The comments so far are a lovely mix of the purr of the satisfied owner and then bewilderment at the price, stupidity and lack of suitability of things that once seemed worth purchasing. I’ve been enjoying thinking about the rubbish lying around here and watching the things that I use every day, wondering if you could work it out on a matrix. After entertaining myself for a little while I decided against it because the pleasure we take in making stuff in the kitchen will often be very subjective.
Some kitchen things are Objectively Good. The most useful and used things in my kitchen are the whopping big wooden chopping board, a Wusthof Trident 20 cm cook’s knife and a sharpening steel. They’re used every day, a lot, and each is lasting beautifully with care.
After such basics the things that save my time most in the kitchen are measuring spoons, jugs and electronic scales. Ed’s Georg Jensen scale is unspeakably sexier than my Propert one, however mine cost $50 on sale and weighs up to 5 kg in one gram increments and I am happy. I am a bit proud of my (GENIUS!) measuring spoon scenario, adding a 15 ml tablespoon to a cheap ring of standard Australian measures. Useful, cheap and multipurpose.
The bad stuff’s bad though. Like this Japanese rice soaker. Because rice couldn’t soak in a bowl, could it? Not when it could soak in this bowl, with its utterly nonfunctional drainage holes. The Japanese can usually be trusted for tricksy cuteness, but not this time. At least it was cheap
These are both stupendously and objectively pointless items. The asparagus steamer was a gift, but to my mind asparagus cooks fine in a splash of water in a non-stick pan or else on a ridged pan. And as for a special tool for picking up pasta – even if it worked it would be pretty redundant. It’s off to the charity shop to join the piece of plastic with holes in it that apparently told you how much spaghetti to cook for dinner. It wouldn’t matter how cheap any of this stuff is, because like the rice soaker they are not good tools. (And as you can see I wasn’t lying about the cupboards. You may also have noticed the orange benchtops …)
This is useful, but only for the very limited purpose of making dumplings. Don’t let those pictures on the box fool you (click any of these small images to enlarge them). I only ever use the small one and only ever to make Chinese dumplings. It’s earned its place because there are no more complaints that there are not enough dumplings and peace reigns throughout the kingdom – even though I only really bought it (for $2 from an op shop) because the box says ‘The original “Papa’s Hand”!’ which I found slightly creepy yet delicious. I buy quite a few kitchen bits and pieces from op shops – useful things like small standing colanders and food covers and crap like spiral serving plates and leaking bento boxes.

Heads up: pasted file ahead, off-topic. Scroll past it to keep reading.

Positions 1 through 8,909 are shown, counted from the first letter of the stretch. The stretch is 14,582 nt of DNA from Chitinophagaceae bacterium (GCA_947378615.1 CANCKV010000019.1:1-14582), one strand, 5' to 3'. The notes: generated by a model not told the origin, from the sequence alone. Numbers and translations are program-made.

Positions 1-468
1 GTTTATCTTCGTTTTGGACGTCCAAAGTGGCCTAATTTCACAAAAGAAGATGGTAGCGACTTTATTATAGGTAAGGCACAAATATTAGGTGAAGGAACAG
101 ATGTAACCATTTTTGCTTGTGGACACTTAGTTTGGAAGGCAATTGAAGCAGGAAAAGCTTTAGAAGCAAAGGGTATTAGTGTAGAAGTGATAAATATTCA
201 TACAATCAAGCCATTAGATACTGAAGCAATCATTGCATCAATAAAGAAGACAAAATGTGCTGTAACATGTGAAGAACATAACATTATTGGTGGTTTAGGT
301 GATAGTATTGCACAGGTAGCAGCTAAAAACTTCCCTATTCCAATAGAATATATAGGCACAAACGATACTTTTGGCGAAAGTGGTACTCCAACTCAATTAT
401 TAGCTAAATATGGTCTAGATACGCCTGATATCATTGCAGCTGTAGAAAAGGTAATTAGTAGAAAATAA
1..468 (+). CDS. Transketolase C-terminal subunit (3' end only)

Grocer, Naomi and host Ed all mentioned at Tomato that their big fancy juicers were a waste of time. It need not be that way! This one was pretty expensive and can only really be used for juicing citrus fruit of a certain size. Or pomegranates, which is handy isn’t it? No more time-wasting manual pomegranate juicing around here. Despite those limitations, it is a supremely good juicer and is in daily use in our house. We love it so much that we even take it camping, and on our last trip it was indispensable for making the cocktails that got us through the third day of rain. We bought it from an American supplier on eBay, unable to find it in Australia at the time. It cost as much to ship as to buy, about $125 all up from memory.
Finally, here’s my new love – the cast iron wok burner that compensates so completely for our wimpy stove. It came camping, too. Hungry camper = sad camper. In the photo it’s being used to season a new wok. It’s bulky, heavy and fragile. It creates so much heat and smoke that you have to use it outside, which is starting to get a bit bloody cold. It cost $40, but we then bought a small gas cylinder and the connection fittings, so all up around $80. And after years of rental house electric stoves, I love it like you would not believe.